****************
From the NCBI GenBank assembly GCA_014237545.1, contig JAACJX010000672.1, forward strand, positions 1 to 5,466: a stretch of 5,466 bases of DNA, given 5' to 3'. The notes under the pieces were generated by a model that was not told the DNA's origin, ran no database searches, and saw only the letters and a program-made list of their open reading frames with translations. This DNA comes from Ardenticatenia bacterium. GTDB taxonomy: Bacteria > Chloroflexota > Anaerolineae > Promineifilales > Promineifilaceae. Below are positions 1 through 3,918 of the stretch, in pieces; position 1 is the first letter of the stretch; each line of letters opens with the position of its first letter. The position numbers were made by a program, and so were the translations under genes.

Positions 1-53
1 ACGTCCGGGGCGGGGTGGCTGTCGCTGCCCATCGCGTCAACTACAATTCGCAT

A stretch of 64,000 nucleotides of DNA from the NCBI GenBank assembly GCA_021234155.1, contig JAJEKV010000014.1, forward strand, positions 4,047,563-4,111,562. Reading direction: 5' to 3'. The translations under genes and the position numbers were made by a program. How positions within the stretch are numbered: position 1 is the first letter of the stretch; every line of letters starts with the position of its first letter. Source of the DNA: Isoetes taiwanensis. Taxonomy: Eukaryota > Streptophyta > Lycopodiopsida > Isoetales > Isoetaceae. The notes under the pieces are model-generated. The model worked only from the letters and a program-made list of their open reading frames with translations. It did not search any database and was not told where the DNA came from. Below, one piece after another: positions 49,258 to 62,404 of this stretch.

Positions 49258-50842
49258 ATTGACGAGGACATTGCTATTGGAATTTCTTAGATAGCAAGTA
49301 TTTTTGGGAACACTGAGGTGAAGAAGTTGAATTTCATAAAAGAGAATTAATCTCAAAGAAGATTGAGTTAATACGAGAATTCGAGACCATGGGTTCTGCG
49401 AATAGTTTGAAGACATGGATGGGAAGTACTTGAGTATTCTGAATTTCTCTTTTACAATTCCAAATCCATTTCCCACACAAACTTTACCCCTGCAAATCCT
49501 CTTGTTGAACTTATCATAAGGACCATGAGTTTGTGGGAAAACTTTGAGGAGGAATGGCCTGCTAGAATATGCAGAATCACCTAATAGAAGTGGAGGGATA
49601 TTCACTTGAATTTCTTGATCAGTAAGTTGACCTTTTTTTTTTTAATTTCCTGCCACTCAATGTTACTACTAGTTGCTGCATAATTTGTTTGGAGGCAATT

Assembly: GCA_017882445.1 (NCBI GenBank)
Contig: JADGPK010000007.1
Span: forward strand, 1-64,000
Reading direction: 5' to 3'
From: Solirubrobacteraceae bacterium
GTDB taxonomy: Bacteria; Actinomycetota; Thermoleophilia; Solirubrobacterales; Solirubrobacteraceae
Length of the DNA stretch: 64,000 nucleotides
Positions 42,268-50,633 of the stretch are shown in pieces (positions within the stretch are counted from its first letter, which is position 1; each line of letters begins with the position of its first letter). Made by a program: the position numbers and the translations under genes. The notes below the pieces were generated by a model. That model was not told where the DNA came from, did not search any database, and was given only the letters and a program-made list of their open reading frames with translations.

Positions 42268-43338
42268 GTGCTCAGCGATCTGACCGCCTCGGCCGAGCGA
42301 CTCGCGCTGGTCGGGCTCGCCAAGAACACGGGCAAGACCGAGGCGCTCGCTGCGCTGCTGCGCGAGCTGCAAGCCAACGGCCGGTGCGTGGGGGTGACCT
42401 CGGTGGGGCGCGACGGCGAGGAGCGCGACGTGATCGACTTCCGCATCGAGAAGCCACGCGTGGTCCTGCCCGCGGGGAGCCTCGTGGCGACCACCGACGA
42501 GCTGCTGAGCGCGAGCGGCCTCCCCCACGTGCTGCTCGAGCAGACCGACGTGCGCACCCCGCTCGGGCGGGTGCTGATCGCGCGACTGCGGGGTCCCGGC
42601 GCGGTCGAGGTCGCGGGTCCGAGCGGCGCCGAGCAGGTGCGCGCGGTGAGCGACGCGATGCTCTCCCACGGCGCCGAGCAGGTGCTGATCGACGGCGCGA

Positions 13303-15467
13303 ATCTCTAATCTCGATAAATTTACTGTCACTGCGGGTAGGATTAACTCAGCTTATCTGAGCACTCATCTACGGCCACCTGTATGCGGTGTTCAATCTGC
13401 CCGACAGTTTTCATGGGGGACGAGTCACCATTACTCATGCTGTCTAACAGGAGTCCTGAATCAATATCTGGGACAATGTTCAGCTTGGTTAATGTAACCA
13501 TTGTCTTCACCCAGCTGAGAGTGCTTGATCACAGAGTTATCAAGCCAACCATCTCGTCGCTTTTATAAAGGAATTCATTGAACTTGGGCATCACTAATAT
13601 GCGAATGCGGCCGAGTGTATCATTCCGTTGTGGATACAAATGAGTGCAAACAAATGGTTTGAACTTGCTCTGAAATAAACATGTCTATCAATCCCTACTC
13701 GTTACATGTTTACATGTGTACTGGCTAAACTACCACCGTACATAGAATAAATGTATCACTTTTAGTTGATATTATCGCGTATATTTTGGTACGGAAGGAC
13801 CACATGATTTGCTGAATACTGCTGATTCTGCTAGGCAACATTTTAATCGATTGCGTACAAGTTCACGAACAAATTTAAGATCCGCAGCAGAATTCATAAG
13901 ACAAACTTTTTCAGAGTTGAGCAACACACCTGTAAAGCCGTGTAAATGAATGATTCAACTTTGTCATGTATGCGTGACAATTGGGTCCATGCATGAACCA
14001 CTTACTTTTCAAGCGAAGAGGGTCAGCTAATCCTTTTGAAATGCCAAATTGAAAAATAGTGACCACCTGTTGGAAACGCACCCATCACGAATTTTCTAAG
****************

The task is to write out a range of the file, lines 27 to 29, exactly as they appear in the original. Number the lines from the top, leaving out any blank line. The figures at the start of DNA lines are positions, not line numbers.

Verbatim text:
13401 CCGACAGTTTTCATGGGGGACGAGTCACCATTACTCATGCTGTCTAACAGGAGTCCTGAATCAATATCTGGGACAATGTTCAGCTTGGTTAATGTAACCA
13501 TTGTCTTCACCCAGCTGAGAGTGCTTGATCACAGAGTTATCAAGCCAACCATCTCGTCGCTTTTATAAAGGAATTCATTGAACTTGGGCATCACTAATAT
13601 GCGAATGCGGCCGAGTGTATCATTCCGTTGTGGATACAAATGAGTGCAAACAAATGGTTTGAACTTGCTCTGAAATAAACATGTCTATCAATCCCTACTC